Most atoms are made up of a nucleus surrounded by Z electrons, where Z, the atomic number, is the charge on the nucleus. The forces in these many-electron atoms include the electrostatic attraction between the electrons and the nucleus, but also electrostatic repulsion between the electrons.

The hydrogen atom is special in that it contains only one electron, so its structure is determined only be the attraction between that electron and the nucleus. Other one electron species, such as He+ or C5+, can be described in the same way.

The structure of many electron atoms is described in terms of the structure of the hydrogen atom, with additional terms which allow for the repulsive interaction between the electrons.

The Spectrum of Hydrogen

When the atomic emission spectrum of hydrogen is measured, for example by considering the frequencies emitted by the sun, signals at specific frequencies are observed. These correspond to the energy of transitions between the different energy levels that the electron can occupy. The spectrum is below:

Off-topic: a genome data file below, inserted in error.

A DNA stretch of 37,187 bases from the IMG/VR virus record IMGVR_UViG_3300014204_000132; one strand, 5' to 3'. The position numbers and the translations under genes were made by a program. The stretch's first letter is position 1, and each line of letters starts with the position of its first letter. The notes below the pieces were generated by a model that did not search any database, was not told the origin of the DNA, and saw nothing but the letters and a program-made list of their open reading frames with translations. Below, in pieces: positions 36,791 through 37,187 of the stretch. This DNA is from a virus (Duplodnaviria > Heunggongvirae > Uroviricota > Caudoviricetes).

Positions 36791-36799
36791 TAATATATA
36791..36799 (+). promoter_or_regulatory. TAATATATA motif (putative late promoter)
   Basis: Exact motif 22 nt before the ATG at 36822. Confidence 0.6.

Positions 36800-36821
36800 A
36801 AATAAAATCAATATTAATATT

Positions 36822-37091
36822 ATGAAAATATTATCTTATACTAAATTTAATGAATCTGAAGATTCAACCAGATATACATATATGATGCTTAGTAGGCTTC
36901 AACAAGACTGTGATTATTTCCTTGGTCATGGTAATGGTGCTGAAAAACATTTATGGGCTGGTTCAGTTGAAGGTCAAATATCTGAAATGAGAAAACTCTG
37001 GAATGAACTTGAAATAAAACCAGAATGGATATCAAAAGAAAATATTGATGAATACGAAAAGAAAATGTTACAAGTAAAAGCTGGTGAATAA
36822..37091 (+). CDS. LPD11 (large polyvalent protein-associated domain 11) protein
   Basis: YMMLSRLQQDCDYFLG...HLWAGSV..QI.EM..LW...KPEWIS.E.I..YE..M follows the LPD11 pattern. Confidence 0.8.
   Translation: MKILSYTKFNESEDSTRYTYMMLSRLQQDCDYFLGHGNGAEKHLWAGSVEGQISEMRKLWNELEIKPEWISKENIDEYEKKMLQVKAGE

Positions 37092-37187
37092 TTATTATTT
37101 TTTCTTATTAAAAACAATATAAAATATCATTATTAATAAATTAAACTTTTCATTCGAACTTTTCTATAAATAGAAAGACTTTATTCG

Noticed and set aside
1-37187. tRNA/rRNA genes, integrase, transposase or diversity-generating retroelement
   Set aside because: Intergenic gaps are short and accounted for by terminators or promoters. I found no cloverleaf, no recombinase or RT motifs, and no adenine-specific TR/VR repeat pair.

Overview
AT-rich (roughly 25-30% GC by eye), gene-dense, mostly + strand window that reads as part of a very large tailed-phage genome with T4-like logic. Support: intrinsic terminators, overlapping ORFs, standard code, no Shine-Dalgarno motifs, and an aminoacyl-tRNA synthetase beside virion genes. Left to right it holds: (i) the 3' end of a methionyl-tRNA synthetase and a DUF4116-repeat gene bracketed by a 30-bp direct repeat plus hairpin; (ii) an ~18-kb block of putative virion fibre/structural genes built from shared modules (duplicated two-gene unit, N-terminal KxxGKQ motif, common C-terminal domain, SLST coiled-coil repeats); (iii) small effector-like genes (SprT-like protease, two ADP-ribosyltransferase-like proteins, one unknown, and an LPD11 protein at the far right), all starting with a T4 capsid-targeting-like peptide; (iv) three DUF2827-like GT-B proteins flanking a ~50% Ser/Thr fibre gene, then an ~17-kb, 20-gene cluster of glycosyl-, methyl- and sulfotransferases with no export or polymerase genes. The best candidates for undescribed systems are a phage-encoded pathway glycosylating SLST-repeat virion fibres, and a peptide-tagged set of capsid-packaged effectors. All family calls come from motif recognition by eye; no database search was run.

The energy of a transition is given by the formula 

 , where the transition corresponds to an electron moving from the n1 level to the n2 level. The constant, RH, in this expression is known as the Rydberg Constant, where the subscript H denotes that it is the value for the hydrogen atom. Its value is 13.60 eV (or 1312 kJmol-1).

There are different series corresponding to a different initial energy level, ie: a different value of n1, n2 remains being the final energy level of the electron. They are named after their corresponing discoverers:

n1 = 1 Lyman Series (Ultra Violet)
n1 = 2 Balmer Series (Visible)
n1 = 3 Paschen Series (Infra Red)
n1 = 4 Brackett Series (Infra Red)

The Rydberg constant for hydrogen is the energy of the transition from the n= 1 ground state level to n= infinity, and corresponds to the ionization energy (removal of an electron from the ground state configuration). Hence, the ionization energy of hydrogen is equal to RH.

The full set of levels n1 and n2 correspond to solutions of the Schrodinger equation for the hydrogen atom, and are known as atomic orbitals. Each atomic orbital can be described by a wavefunction, Ψ(x,y,z), which depends on the electronic coordinates, (x,y,z). According to the Born interpretation of the wavefunction, [Ψ(x,y,z)]2 is the probability of finding an electron near the point (x,y,z).